"Utopia," Matt Holmes. Grade 12, Age 19. Gold Medal, Photography.

U.S.-Man and the Gulab Jamin Machine comes from Portfolio Gold Medalist Haris Durrani.

“I think people really need to think what it’s like to have all of society arrayed against you.” — Octavia Butler

It took a while to understand that there were subtleties everywhere after 9/11, challenging who I am. It was a scary thing when I realized how true it was, what Mom told me all the time about anti-Muslim sentiment—that it’s all around us. I always thought she was paranoid. I knew there were people who hated Muslims, but they never really affected me—until they took Baba.

It’s still hard to be sure of my identity when I’m shut down every five seconds. It’s like in Algebra II class. Anytime we tell Mr. Wetzel the answer to a problem, he says, “Are you sure about that?” He laughs because we start saying we were wrong all of a sudden, despite the fact that we happened to have it right all along.

Mr. Wetzel says we need to have more confidence in ourselves.

I remember spending a Sunday afternoon in the storage area at the back of Baba’s halal store near our apartment in Brooklyn. Baba’s gulab jamin machine was like something from the desi Willy Wonka Factory. I loved hanging out in that tiny room and doing homework—or just sitting there, listening to the whir of machinery, to smell the sweet air, jump-starting my brain.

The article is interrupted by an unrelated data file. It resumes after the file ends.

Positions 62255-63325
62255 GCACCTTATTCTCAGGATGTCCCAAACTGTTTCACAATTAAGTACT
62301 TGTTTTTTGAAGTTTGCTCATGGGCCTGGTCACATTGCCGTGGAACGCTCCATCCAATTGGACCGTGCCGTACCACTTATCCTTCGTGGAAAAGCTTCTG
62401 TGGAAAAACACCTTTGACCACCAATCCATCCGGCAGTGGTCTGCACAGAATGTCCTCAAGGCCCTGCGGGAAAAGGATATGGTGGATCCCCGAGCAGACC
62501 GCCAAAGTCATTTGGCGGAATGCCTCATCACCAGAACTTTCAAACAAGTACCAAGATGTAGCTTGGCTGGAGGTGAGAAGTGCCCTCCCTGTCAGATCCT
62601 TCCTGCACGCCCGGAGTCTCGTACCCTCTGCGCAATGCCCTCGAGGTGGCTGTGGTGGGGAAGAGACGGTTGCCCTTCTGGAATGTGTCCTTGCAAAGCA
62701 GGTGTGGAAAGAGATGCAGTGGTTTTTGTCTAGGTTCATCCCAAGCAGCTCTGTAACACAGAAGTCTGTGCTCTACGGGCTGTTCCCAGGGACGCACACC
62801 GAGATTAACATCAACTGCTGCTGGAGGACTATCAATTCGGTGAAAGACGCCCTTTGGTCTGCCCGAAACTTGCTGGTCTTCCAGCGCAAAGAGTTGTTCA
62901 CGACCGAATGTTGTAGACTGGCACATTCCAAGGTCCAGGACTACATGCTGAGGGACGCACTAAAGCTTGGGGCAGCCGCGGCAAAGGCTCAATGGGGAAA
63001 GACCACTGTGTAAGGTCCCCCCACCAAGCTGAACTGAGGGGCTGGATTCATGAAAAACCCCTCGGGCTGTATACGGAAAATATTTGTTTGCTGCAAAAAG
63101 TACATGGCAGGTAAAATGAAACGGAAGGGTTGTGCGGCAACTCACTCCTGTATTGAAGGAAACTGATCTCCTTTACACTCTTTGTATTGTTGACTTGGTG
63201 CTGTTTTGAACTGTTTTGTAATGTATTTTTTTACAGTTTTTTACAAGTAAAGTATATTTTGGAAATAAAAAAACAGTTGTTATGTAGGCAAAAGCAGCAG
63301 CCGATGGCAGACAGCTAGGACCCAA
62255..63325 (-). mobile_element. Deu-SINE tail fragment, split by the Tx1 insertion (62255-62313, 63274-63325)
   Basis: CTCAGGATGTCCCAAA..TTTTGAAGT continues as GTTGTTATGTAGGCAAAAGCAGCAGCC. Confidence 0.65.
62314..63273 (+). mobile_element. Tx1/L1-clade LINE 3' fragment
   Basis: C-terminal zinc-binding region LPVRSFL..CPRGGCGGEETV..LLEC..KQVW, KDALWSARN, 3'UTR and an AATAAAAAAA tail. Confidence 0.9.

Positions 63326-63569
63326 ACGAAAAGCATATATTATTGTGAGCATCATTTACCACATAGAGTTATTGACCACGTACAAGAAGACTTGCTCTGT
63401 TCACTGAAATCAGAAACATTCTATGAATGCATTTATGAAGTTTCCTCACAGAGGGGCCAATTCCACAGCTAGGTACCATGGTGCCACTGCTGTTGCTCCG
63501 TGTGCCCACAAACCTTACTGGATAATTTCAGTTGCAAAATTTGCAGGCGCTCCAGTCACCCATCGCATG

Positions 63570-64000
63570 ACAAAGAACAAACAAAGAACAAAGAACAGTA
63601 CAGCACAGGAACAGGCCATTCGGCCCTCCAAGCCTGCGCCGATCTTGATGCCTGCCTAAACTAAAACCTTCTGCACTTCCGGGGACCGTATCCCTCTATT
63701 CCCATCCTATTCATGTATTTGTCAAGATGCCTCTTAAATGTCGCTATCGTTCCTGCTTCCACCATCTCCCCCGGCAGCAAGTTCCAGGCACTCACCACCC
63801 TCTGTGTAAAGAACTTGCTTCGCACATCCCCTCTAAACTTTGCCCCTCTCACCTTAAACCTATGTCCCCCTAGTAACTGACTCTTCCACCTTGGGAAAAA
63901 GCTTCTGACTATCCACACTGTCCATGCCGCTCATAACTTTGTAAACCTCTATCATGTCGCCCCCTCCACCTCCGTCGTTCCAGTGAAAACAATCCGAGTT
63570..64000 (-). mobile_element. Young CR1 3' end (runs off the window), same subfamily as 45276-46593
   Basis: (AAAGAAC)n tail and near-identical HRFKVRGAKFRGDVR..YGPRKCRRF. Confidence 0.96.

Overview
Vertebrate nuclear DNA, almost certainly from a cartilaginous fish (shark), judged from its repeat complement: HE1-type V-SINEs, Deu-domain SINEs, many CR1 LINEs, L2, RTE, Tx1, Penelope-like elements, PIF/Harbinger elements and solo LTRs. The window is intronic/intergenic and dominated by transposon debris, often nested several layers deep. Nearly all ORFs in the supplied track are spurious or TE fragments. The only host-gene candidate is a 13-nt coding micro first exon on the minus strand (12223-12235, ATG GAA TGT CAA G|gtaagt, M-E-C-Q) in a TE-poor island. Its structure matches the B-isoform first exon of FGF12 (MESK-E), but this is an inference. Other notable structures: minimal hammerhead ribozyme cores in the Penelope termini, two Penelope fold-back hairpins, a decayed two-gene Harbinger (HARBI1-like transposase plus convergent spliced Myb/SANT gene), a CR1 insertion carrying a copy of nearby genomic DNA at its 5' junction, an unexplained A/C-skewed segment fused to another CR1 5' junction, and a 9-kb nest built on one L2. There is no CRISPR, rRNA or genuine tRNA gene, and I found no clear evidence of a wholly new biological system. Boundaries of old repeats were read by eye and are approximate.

I was writing my history essay—or trying to write it. I wasn’t having much success.

Baba came through the door. He was a tall man with broad shoulders and a big head of hair. But Baba was gentle with his hands–an engineer at heart. He had invented the gulab jamin machine.

Gulab jamin is the best Indian-Pakistani dessert ever. It’s like a small, firm matzo ball bathed in warm, sweet syrup. Baba sold them in his halal store. His machine was a giant mechanical octopus with tubes, wires, and metal sprawled out like massive tentacles. At its center stood a dark gray, refrigerator-sized box with control panels and switches. Syrup canisters were dotted across the machine, and little spoons molded each gulab jamin into shape. The tubes shifted, turned to keep the system running. It was—and sounded—like clockwork: the clinking of metal, the crunching of gears, the occasional beep.

But it wasn’t just a hunk of machinery; it was my father’s prized creation. And its sweet aromas reminded me of my own Pakistani heritage.

But Baba was speaking now.

“Paagal!”—Crazy!—“I don’t understand, Usman, why you have to focus on these history essays instead of math and science.” He adjusted his glasses. “What’s the point of studying history? It’s past.” Baba spoke in Urdu—he didn’t know much English. My little sister Aisha and I are the only ones in the family who know enough to translate for him.

“History repeats itself,” I answered in Urdu. “We don’t want that.” I wanted to go on struggling over my essay, even though nothing was really clicking.

“If history repeats itself, and we have educated leaders,” Baba replied, with this real trickster kind of grin, “then why does it keep on repeating itself?”

“I don’t know.” I shrugged, suddenly unsure of myself. I tugged at my hair for a moment… “They’re not alleducated, Baba.”

I remember that Sunday night one month after 9/11. We’d both started laughing then. My body shook with the joy of the moment. Baba followed along in his baritone voice—a voice which always seemed to wash over me like the distant rumble of a peculiarly mellifluous auto-rickshaw engine that sang Bollywood musicals as it ran and “La Ilaha Illa Allah” as it rested.

It was the last time I saw Baba laugh like that.

Beside us, the gulab jamin machine hummed its gentle rhythm. Later that night, it too would give its last chuckle—and then die.

***